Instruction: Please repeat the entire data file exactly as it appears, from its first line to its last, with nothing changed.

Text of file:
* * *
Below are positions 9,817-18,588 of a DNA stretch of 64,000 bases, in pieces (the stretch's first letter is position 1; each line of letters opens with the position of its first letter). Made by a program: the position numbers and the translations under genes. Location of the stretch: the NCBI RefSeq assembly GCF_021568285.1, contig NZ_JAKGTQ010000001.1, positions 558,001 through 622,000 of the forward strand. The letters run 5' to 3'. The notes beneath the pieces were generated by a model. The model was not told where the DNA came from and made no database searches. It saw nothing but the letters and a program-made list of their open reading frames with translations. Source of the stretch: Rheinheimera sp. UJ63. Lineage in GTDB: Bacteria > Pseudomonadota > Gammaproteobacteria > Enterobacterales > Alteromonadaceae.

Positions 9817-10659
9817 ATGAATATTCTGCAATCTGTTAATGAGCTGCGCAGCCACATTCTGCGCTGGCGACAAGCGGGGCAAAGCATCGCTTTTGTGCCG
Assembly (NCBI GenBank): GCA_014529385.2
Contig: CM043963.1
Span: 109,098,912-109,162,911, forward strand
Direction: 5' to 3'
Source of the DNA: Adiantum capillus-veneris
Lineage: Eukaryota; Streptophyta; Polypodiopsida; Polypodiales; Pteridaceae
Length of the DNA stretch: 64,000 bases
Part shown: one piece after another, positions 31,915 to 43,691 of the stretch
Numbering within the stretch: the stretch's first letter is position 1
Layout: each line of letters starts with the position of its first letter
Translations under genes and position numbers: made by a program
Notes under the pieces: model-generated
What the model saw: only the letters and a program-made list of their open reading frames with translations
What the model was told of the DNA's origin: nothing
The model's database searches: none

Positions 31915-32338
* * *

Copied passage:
Below are positions 9,817-18,588 of a DNA stretch of 64,000 bases, in pieces (the stretch's first letter is position 1; each line of letters opens with the position of its first letter). Made by a program: the position numbers and the translations under genes. Location of the stretch: the NCBI RefSeq assembly GCF_021568285.1, contig NZ_JAKGTQ010000001.1, positions 558,001 through 622,000 of the forward strand. The letters run 5' to 3'. The notes beneath the pieces were generated by a model. The model was not told where the DNA came from and made no database searches. It saw nothing but the letters and a program-made list of their open reading frames with translations. Source of the stretch: Rheinheimera sp. UJ63. Lineage in GTDB: Bacteria > Pseudomonadota > Gammaproteobacteria > Enterobacterales > Alteromonadaceae.

Positions 9817-10659
9817 ATGAATATTCTGCAATCTGTTAATGAGCTGCGCAGCCACATTCTGCGCTGGCGACAAGCGGGGCAAAGCATCGCTTTTGTGCCG
Assembly (NCBI GenBank): GCA_014529385.2
Contig: CM043963.1
Span: 109,098,912-109,162,911, forward strand
Direction: 5' to 3'
Source of the DNA: Adiantum capillus-veneris
Lineage: Eukaryota; Streptophyta; Polypodiopsida; Polypodiales; Pteridaceae
Length of the DNA stretch: 64,000 bases
Part shown: one piece after another, positions 31,915 to 43,691 of the stretch
Numbering within the stretch: the stretch's first letter is position 1
Layout: each line of letters starts with the position of its first letter
Translations under genes and position numbers: made by a program
Notes under the pieces: model-generated
What the model saw: only the letters and a program-made list of their open reading frames with translations
What the model was told of the DNA's origin: nothing
The model's database searches: none

Positions 31915-32338